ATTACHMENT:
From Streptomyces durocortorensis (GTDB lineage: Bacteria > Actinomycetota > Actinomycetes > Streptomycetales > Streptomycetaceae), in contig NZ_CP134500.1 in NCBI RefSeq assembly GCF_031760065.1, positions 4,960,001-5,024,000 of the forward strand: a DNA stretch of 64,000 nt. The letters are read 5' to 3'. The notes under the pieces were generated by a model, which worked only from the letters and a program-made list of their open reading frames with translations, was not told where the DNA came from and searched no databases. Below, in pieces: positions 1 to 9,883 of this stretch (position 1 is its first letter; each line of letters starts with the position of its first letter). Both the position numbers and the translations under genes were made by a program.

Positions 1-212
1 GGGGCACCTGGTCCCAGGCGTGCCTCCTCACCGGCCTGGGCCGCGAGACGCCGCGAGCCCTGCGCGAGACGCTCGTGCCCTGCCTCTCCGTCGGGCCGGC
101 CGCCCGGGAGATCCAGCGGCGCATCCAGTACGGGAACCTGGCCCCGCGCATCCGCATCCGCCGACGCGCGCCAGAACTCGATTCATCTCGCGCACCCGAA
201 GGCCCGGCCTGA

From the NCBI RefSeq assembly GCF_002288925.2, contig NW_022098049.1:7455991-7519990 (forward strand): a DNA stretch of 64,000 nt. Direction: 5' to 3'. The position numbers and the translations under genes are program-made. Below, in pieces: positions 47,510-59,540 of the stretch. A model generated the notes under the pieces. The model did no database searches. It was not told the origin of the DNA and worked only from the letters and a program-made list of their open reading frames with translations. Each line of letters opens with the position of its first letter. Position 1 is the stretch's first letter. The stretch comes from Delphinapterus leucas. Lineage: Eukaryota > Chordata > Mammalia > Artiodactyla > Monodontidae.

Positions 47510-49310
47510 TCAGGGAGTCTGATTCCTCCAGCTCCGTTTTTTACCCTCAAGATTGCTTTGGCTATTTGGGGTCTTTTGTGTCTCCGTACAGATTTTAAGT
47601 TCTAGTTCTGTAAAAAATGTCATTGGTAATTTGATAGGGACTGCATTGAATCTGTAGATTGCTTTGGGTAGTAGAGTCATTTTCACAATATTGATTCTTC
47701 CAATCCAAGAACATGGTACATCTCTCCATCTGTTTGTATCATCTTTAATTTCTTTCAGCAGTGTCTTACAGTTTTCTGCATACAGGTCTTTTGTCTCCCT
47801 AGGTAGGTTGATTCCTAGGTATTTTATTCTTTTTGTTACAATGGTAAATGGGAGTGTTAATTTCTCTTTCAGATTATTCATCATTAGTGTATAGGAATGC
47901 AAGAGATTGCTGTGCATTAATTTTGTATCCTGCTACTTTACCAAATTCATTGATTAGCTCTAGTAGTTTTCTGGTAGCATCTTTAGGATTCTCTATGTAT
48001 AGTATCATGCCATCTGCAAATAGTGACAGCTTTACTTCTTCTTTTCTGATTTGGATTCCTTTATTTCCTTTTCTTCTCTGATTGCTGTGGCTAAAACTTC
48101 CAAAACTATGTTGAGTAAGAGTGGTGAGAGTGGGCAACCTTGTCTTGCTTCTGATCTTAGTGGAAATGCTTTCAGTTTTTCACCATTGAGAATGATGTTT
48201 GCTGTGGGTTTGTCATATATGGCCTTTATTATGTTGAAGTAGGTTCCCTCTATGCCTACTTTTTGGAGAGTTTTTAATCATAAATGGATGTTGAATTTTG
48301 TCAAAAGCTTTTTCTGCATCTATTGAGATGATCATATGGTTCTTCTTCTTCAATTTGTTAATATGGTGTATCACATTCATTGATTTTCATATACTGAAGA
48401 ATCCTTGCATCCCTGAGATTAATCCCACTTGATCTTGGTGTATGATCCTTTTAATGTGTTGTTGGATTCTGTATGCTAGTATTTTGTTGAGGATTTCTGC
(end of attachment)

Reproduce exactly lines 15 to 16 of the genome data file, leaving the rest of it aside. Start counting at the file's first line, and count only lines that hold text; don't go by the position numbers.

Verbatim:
48201 GCTGTGGGTTTGTCATATATGGCCTTTATTATGTTGAAGTAGGTTCCCTCTATGCCTACTTTTTGGAGAGTTTTTAATCATAAATGGATGTTGAATTTTG
48301 TCAAAAGCTTTTTCTGCATCTATTGAGATGATCATATGGTTCTTCTTCTTCAATTTGTTAATATGGTGTATCACATTCATTGATTTTCATATACTGAAGA